After learning about the possible bias the police department had exhibited, Kaylie Simon, Gutierrez’s public defender said, “I’m glad that the District Attorney is looking into this and I hope that with this new information, in addition to everything we knew before, he will decide to do the right thing and dismiss this case.” She added, “The District Attorney has complete discretion on this. It’s totally up to him if he wants to prosecute Jewelyes.”

Charles Ramsey, the President of the School Board said, “We know that incidents happen and they should be addressed, but is this a priority that should be before the DA’s office?” Ramsey said that all four students involved were disciplined by the school and have since apologized to each other. “There is a lot of finger pointing and blame that can go around, but we believe the education code and suspensions have been the appropriate response to this incident.”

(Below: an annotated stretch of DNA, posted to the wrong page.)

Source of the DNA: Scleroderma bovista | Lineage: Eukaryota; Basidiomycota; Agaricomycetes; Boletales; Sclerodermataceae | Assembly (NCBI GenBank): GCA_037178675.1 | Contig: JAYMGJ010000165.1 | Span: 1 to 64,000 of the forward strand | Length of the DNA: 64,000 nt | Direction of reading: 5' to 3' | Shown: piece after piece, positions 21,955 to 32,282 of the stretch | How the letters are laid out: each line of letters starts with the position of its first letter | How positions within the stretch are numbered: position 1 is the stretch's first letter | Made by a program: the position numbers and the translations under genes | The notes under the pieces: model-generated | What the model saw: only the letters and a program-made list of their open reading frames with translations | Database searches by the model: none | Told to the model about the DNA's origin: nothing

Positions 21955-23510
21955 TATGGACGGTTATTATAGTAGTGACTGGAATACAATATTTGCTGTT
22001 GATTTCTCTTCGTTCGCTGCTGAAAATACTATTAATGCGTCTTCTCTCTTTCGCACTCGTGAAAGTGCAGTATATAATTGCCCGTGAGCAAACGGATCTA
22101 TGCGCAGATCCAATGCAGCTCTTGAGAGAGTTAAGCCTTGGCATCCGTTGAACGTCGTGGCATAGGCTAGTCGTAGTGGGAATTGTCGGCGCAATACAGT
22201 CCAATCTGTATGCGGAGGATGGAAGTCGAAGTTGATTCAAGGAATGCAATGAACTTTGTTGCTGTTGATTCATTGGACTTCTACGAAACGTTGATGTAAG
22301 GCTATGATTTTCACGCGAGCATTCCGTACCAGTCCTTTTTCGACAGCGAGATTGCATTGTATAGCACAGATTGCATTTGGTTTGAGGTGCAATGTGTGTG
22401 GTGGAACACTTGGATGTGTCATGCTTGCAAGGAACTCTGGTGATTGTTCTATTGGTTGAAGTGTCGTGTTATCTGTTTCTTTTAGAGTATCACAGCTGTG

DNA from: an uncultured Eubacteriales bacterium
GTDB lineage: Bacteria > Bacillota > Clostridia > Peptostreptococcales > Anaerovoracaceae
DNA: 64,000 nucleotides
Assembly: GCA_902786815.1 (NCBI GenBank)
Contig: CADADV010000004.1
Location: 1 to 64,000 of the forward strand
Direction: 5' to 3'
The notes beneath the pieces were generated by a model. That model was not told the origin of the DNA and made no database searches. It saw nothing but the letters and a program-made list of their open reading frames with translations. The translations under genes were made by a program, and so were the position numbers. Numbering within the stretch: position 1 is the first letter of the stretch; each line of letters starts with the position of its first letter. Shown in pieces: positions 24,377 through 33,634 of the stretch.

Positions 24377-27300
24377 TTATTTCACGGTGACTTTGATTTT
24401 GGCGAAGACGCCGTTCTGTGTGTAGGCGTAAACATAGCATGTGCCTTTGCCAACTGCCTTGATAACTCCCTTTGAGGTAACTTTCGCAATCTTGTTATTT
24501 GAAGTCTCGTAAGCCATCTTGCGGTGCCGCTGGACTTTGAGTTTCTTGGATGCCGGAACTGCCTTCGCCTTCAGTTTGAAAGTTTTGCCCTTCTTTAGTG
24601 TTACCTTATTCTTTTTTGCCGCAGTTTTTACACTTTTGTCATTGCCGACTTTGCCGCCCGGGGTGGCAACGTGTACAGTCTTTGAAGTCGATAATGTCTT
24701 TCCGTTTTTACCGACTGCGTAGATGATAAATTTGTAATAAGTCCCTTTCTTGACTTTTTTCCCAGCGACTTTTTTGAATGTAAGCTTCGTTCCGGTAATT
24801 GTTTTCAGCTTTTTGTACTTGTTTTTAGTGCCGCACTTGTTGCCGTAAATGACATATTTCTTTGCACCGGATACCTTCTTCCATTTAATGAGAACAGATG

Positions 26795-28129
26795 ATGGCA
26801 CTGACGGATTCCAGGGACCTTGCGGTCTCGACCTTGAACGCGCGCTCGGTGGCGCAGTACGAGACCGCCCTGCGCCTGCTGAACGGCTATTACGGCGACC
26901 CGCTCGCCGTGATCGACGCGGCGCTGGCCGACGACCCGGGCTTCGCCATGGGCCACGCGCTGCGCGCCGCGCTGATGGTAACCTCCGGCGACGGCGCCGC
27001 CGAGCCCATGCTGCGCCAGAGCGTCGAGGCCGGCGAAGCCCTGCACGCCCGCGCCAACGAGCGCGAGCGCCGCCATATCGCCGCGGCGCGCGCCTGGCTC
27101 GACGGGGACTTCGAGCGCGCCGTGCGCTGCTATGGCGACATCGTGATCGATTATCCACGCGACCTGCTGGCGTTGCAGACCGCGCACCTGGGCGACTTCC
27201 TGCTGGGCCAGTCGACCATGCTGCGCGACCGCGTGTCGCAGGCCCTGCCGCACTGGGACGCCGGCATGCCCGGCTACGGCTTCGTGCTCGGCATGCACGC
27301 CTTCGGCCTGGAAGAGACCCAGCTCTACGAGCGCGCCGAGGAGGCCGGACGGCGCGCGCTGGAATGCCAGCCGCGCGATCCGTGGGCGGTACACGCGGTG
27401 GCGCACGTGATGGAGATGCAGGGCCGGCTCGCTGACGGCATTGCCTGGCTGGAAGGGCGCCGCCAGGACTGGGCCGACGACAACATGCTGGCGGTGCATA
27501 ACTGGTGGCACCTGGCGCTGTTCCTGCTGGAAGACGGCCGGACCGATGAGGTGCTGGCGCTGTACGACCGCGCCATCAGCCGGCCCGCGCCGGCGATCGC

In November, I had spoken with the spokesperson for Hercules High School, Marin Trujillo about this incident. Trujillo discussed the way the school had planned on handling the situation. “We believe that the strategy to mitigate bullying issues is not just by suspending students, but we understand that the victim and perpetrator both have a root of pain engaged with this and we use the Restorative Justice model. It not only speaks to confronting the perpetrator with the impact of their behavior, but also tries to get to the bottom of why they did this and how the community can help them move on.”  He added, “We hope that this will be a teachable moment.”


UPDATE: 

1/15/2014: Dan Cabral is now considering Marin Trujillo’s original recommendation for Restorative Justice but has not said if charges will be dropped. Thus far, more than 150,000 people have signed a petition asking that Cabral not press charges.